From humping his toy, to rolling in rotten stuffs, our dogs seem to have a never ending list of behaviours that amazes us. While no one knows exactly the “whys” behind these deeds, many theories have been postulated. And until we evolved enough to speak dog, these theories relating to the realm of weird doggy deeds will remain educated guesses. Here’s a poke at some of them:
The sight of your dog humping his stuffed toy (or yours!) is gonna make you cringe, your cringing is normal, and so is the humping. Its a matter of time your dog(s) discover that humping feels good, and that it can relieve stress, and they will keep at it. Both sexes are known to indulge in this behaviour, although males do it more often. Usually, we could look away and let them go on, but if they’re humping family members or friends who are visiting, some behaviour modification is required.
Dogs sniff each other’s bottoms when they meet. Some dogs carry over this practice when they interact with humans, greeting you with a quick butt sniff. Dogs do not know this form of greeting isn’t pleasant with humans, as to them, the sniff is a natural and instinctive form of ‘handshake’ to gather information and “say hi”. If you are greeted by a butt sniff, you could let them finish their sniff (it only takes a couple of seconds), or you can gently push the dog’s head away. Owners can teach their dogs that this kind of greeting is not appropriate in the dog-human relationship through basic obedience training. The best approach is to train the dog to sit and stay when meeting visitors.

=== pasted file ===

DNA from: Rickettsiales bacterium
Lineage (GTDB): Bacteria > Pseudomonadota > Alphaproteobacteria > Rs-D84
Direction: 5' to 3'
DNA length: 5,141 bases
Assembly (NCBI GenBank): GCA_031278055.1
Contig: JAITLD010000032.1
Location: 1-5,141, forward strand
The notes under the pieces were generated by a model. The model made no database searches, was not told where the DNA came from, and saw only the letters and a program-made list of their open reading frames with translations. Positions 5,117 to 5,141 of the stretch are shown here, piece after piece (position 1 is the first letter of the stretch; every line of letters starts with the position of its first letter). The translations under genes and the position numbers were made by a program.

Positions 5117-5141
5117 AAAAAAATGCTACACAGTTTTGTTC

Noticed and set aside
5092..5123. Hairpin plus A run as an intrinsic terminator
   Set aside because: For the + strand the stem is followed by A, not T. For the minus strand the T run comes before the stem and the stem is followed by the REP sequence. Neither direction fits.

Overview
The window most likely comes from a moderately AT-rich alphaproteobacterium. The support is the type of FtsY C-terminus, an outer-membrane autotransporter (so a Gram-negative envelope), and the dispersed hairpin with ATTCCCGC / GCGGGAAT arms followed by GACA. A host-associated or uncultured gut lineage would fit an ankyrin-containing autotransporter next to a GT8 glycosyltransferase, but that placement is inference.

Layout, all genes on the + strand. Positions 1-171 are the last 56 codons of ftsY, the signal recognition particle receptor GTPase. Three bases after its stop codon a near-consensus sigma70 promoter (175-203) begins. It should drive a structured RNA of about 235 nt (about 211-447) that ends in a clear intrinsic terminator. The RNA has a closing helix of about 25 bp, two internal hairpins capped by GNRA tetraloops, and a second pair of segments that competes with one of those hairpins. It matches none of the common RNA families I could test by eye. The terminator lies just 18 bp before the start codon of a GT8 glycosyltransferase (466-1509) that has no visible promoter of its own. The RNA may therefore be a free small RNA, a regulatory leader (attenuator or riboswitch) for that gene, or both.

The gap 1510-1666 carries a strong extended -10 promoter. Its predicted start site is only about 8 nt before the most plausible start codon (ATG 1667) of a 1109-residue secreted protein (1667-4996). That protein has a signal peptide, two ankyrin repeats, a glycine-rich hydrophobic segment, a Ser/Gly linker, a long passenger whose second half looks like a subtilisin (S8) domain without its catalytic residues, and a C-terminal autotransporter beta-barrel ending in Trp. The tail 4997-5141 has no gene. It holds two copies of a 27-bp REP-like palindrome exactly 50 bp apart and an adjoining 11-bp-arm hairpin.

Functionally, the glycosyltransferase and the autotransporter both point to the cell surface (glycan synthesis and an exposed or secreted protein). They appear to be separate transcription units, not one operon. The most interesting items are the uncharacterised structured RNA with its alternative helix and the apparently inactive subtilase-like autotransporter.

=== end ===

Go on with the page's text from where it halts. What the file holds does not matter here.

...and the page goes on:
If is perfectly fine for puppies to chase their tails, as it is a normal process when they start to discover and explore their bodies. This is provided the tail chase is mild, with little enthusiasm, and do not develop to become a compulsive behaviour. How could you tell if your dog has a case of Canine Compulsive Disorder (CCD)? It comes down to whether you can distract them from this behaviour. A compulsive tail chaser stops only to eat or to sleep. If they would rather chase their tail than go for a walk, he may be suffering from CCD and veterinary assessment may be needed. Tail chasing is often treated with enrichment programmes, including extended exercises, providing the dog increased opportunities to to perform species-typical behaviour like chasing and fetching, alleviating oppressive circumstances (e.g. extended confinement), and medication. Invariably, the docking of the tail is ineffective and does not resolve the problem.
Scooting is the act of dragging the anal area or perineum (area between the genitals and the anus) on the ground. It can be common for dogs to scoot after pooping, particularly if their stool is loose. However, if your dog scoots frequently throughout the day, you may want to bring him to your vet. Anything that causes an irritation to the area under the tail may cause your dog to scoot. The most common cause of scooting is anal gland disease, which includes impacted anal glands, infected or abscessed anal glands and anal gland tumours. Other causes of scooting include allergic dermatitis, foreign objects adhered to the anal area (hair mats or poop), tapeworms, and skin parasites (ticks or fleas).